Limited ChoiceOpen Access

Limited Choice

We’re more likely to decide when the options are sensibly restricted

Though some choice aids decision-making, too much of it leads to regret, deferral and lower satisfaction.

Chernev, Böckenholt & Goodman (2015). Choice overload: A conceptual review and meta-analysis. Journal of Consumer Psychology, 25(2), 333-358.

The study

Setup

249 supermarket customers were invited to one of two tables, displaying either 24 jams or 6 jams. They were then asked how attractive the jams were and observed as to whether they bought one.

Results

The results found that though customers considered the 24 jams more attractive, they were far more likely to buy when there were only 6 jams to choose from.

Study graph

Key Takeaways

Reduce choice difficulty. If customers are time-poor, reduce the number of dimensions along which your products are compared. Present choices in an organised, non-random order, especially with visual layouts. 

Takeaway image

Tidy up choice relationships. Highlight one dominant option, align the attributes along which products are compared, and eliminate products from your range that overly complement each other to decrease deferral and increase purchase likelihood.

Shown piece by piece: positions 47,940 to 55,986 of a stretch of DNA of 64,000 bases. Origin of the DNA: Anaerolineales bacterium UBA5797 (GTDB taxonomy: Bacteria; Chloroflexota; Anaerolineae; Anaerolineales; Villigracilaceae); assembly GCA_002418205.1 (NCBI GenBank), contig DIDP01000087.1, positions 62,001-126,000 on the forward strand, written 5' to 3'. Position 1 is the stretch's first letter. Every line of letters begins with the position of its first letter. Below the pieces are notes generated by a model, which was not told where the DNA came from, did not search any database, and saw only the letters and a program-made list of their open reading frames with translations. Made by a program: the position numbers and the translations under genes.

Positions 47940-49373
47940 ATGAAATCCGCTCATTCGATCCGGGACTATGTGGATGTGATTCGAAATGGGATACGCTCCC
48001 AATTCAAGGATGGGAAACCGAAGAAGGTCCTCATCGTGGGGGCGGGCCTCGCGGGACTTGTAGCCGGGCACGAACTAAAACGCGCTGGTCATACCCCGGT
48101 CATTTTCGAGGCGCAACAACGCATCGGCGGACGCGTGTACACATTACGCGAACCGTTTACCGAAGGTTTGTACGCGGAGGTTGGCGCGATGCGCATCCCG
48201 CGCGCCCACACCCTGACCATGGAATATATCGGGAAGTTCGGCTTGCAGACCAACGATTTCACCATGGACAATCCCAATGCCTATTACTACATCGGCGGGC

Takeaway image

Adapt to product expertise. Who is your audience? To what extent can they weigh up the benefits of each possible choice? Experts prefer more choice and the lesser-informed crave less.

Takeaway image

Build around intent & focus. Intent: are they buying or merely browsing? If browsing, they’re not making a decision, and are less likely to feel overloaded. Focus: a single purchase or a bundle? Bundlers want more options, but Singles want fewer.

Takeaway image
Limited Choice

Limited Choice

We’re more likely to decide when the options are sensibly restricted

Though some choice aids decision-making, too much of it leads to regret, deferral and lower satisfaction.

The study

Setup

249 supermarket customers were invited to one of two tables, displaying either 24 jams or 6 jams. They were then asked how attractive the jams were and observed as to whether they bought one.

Results

The results found that though customers considered the 24 jams more attractive, they were far more likely to buy when there were only 6 jams to choose from.

study graph
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In detail

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Limited Choice
We’re more likely to decide when the options are sensibly restricted

Join us as we dive deep into one of the key paradoxes of modern consumerism.

We'll explore:

• The theory behind why choice is so important, yet also the pitfalls from too much of it
• Brand new research that pushes our understanding further
• How to redesign choice with real world before and after examples

As normal, it'll be highly interactive, so join us for the fun. It's your choice!

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Limited Choice
We’re more likely to decide when the options are sensibly restricted
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